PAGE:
SAGE is the countrys largest and oldest organization dedicated to improving the lives of GLBT older adults. Founded in 1978 and headquartered in New York City, SAGE is a national organization that offers supportive services and consumer resources for GLBT older adults and their caregivers, advocates for public policy changes that address the needs of GLBT older people, and provides training for aging providers and GLBT organizations, largely through its National Resource Center on GLBT Aging. SAGE has offices in New York City, Washington, DC and Chicago ( accessed 1/5/12).

The mission of SAGE is to be a leader in addressing issues related to GLBT aging. In partnership with its affiliate chapters and allies, SAGE works to achieve a high quality of life for GLBT older adults, supports and advocates for their rights, fosters a greater understanding of aging in all communities, and promotes positive images of GLBT life in later years (

SAGE Affiliates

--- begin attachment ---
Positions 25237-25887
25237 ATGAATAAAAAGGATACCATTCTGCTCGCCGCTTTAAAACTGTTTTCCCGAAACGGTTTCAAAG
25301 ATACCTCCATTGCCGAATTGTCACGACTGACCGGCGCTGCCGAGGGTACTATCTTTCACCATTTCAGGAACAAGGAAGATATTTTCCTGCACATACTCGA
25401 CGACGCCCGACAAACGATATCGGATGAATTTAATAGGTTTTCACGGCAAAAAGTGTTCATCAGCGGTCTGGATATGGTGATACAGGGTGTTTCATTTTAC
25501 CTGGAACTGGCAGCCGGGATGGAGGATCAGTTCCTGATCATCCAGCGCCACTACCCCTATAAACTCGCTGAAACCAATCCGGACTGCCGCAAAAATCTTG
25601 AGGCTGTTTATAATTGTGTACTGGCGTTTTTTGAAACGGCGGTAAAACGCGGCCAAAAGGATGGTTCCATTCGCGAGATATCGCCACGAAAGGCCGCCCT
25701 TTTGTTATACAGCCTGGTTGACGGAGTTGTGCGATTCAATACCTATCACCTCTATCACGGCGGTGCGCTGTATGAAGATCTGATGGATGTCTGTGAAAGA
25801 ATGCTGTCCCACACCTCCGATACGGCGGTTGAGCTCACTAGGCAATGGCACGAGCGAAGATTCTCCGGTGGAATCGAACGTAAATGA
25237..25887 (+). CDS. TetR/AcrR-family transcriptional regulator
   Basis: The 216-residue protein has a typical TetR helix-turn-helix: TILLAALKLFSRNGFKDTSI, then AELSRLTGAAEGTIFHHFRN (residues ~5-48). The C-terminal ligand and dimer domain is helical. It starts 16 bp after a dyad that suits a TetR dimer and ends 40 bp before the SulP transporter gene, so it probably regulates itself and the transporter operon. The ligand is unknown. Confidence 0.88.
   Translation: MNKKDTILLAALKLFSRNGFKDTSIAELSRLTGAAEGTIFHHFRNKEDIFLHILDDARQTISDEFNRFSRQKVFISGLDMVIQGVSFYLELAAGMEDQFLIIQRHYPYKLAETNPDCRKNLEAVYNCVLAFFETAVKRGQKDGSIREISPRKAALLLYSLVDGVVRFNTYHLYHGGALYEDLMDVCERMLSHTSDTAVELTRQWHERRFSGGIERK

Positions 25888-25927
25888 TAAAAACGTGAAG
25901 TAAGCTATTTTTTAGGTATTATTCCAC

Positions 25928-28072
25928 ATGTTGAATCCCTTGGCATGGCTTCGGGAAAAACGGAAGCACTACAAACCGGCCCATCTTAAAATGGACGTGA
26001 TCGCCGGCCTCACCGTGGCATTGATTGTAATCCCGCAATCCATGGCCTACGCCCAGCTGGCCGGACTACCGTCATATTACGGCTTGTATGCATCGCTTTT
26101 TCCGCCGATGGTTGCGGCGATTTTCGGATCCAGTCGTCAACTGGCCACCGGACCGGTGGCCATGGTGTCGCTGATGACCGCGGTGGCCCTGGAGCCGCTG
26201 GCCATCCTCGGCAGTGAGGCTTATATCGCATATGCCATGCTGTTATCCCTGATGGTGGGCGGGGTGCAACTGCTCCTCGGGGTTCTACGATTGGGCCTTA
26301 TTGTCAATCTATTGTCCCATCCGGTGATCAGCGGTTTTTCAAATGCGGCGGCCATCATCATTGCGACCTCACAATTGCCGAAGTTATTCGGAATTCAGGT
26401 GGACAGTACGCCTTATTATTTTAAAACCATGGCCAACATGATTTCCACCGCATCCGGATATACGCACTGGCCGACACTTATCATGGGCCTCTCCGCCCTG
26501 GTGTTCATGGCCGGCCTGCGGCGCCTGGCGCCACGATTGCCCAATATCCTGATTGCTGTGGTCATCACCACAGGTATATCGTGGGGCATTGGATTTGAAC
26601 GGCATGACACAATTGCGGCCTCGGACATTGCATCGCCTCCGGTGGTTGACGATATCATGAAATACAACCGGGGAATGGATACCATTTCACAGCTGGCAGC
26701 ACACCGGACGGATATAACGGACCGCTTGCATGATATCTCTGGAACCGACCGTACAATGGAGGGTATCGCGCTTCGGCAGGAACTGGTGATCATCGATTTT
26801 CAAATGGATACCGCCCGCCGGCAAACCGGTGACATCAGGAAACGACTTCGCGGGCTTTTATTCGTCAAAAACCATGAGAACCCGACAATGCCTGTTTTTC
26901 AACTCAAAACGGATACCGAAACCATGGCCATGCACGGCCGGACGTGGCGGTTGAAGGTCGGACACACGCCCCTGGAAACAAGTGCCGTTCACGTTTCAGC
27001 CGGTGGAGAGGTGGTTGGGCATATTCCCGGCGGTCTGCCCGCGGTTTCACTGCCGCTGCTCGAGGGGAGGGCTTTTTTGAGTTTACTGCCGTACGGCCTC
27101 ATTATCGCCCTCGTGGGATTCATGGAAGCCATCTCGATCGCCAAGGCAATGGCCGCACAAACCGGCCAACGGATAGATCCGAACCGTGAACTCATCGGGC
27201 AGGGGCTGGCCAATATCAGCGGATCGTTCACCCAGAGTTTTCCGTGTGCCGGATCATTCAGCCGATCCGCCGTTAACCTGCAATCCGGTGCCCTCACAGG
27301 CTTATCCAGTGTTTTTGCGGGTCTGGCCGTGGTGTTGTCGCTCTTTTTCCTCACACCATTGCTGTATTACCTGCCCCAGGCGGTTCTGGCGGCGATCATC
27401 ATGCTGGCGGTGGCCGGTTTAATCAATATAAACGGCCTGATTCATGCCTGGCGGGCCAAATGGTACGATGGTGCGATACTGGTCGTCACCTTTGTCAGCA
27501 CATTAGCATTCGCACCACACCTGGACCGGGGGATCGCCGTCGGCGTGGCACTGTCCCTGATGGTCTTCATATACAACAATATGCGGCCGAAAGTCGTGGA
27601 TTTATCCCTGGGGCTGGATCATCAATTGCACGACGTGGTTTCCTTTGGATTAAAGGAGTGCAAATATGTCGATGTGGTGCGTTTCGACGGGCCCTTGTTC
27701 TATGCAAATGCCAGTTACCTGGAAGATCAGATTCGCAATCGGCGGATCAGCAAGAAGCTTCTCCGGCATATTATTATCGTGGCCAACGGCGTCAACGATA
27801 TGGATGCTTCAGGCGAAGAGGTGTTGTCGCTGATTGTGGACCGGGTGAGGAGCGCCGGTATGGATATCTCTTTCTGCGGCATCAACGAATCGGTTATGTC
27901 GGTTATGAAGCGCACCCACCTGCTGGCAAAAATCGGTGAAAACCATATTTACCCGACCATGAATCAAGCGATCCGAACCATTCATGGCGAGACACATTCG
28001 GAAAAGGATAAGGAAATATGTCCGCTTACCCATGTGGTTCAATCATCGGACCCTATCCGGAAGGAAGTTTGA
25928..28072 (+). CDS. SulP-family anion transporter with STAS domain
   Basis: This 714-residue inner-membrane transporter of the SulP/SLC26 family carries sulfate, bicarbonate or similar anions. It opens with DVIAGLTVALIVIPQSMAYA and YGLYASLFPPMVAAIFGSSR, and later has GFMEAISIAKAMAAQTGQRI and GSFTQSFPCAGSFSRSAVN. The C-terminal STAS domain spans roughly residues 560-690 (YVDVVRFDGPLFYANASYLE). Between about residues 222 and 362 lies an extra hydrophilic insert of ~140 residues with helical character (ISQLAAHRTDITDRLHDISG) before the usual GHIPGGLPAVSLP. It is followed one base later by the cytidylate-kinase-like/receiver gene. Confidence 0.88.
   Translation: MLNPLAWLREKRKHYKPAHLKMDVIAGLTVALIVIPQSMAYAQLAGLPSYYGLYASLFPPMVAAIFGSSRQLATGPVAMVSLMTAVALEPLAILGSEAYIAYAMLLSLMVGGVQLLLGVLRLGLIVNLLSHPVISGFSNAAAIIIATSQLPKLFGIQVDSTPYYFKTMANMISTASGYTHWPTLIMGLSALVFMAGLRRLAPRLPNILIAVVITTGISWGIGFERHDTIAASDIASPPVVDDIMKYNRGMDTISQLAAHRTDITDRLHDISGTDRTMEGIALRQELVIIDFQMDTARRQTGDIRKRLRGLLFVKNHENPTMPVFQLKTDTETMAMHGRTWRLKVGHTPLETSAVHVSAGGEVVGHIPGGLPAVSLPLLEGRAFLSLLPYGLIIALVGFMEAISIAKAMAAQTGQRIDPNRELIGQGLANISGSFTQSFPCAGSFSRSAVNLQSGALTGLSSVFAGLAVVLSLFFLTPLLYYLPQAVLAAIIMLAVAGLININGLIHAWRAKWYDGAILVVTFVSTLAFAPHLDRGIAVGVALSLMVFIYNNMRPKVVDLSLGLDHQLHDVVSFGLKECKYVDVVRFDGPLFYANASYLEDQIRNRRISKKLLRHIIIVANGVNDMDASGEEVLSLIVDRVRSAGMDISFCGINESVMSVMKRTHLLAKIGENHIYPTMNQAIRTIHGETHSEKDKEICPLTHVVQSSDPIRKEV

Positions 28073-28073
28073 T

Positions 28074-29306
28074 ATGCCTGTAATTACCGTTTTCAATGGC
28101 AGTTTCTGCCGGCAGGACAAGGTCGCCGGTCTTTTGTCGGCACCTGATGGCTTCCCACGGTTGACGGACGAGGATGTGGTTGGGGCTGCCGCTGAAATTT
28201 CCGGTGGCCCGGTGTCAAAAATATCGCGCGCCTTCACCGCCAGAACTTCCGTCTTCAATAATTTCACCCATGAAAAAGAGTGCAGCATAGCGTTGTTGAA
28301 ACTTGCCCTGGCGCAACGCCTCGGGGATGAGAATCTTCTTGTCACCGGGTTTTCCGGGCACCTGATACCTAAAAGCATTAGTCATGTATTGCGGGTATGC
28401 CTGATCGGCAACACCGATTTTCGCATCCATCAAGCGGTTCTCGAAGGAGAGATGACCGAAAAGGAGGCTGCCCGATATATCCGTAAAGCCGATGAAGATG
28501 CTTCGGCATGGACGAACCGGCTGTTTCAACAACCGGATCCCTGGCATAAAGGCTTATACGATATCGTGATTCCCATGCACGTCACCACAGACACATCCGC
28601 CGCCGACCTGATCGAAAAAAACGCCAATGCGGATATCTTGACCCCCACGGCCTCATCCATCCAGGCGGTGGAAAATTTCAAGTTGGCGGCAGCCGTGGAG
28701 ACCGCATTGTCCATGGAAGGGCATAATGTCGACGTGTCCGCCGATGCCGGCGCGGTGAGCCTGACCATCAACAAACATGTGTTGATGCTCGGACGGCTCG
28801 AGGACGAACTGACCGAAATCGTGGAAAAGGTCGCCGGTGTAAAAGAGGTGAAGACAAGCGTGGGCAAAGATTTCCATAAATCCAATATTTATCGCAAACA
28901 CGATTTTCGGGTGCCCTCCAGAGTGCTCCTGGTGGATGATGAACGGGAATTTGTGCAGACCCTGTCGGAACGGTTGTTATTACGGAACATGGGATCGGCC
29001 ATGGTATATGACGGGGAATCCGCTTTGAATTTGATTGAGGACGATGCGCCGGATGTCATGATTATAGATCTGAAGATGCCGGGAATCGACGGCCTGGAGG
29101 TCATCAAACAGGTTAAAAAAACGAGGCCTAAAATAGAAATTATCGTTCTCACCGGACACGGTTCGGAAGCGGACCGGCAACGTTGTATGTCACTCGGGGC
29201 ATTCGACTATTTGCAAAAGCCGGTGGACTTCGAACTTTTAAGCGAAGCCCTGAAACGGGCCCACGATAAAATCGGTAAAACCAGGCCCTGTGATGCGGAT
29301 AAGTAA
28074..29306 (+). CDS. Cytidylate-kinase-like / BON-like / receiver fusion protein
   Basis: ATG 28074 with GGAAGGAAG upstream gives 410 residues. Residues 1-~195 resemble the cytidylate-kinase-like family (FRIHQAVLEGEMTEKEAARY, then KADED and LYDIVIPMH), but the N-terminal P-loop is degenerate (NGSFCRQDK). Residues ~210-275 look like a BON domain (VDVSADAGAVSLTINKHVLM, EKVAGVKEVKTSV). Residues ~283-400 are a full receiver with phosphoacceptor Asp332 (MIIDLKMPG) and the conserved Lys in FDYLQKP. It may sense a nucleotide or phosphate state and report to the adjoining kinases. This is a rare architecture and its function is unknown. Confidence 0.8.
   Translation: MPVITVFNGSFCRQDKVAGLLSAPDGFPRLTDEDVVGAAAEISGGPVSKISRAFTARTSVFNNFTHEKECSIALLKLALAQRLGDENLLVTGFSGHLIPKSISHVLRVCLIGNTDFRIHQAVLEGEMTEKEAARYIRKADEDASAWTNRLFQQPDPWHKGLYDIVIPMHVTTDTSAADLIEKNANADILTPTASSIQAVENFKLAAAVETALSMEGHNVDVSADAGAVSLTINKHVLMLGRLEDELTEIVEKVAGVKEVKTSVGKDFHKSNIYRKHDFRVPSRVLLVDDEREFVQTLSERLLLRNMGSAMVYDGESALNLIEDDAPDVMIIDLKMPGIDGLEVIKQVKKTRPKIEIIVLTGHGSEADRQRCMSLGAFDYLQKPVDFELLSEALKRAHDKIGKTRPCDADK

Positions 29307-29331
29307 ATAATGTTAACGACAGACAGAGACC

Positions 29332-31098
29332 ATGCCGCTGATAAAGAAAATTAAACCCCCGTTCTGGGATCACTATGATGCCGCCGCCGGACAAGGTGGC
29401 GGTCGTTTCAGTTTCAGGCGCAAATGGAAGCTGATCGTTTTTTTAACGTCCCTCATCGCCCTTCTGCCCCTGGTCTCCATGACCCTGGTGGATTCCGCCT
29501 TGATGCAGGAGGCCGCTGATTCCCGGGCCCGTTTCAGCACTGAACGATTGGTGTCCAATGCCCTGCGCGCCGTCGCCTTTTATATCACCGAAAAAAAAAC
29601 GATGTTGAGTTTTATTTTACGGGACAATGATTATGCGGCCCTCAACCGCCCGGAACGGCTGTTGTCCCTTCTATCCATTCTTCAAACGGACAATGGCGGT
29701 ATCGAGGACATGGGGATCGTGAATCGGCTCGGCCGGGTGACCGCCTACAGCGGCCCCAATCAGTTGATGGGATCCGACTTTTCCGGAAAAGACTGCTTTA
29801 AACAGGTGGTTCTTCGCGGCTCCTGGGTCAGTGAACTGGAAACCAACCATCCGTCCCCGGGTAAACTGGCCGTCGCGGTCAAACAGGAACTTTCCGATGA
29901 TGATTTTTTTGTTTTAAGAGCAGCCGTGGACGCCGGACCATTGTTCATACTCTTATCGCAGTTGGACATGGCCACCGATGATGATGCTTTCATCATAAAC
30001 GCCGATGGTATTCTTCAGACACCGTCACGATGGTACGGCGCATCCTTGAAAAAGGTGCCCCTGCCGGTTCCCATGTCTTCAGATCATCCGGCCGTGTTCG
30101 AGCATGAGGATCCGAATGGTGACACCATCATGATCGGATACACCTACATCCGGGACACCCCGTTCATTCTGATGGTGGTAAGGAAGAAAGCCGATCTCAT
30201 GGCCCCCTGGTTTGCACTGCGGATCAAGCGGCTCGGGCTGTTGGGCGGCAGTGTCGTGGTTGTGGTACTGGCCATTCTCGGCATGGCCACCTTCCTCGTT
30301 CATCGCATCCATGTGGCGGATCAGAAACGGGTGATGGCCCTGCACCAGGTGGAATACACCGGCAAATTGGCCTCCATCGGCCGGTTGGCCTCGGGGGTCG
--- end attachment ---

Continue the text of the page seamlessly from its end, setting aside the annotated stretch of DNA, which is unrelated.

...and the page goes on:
SAGE is growing its program of local SAGE affiliates through an initiative referred to as SAGENet. Currently there are 24 SAGE Affiliates across 16 states and the District of Columbia, representing every region of the country. SAGE is working to build a movement to reduce isolation, improve financial security and enhance the quality of life for GLBT older adults. In Maine, our work with SAGE will aid us in improving the quality of life for GLBT older people in Maine communities. Through SAGENet, a Maine SAGE Affiliate will have access to leaders within SAGE and the other affiliates. We will be able to draw on the wisdom of our peers to implement programs and services that address the most urgent issues facing GLBT elders (from unemployment, to housing, to GLBT-affirming healthcare and more) by creating advocacy initiatives where GLBT elders advocate on their own behalf at the local, state and federal levels. Currently there is only one SAGE Affiliate in New England, SAGE Rhode Island, located in Providence, RI. It is long overdue for Maine to create its own SAGE Affiliate and support advocacy within our state as well as in New England. This study is the first in a series of steps towards creating a Maine SAGE Affiliate. (See Appendix A for a list of steps required to establish a SAGE affiliate).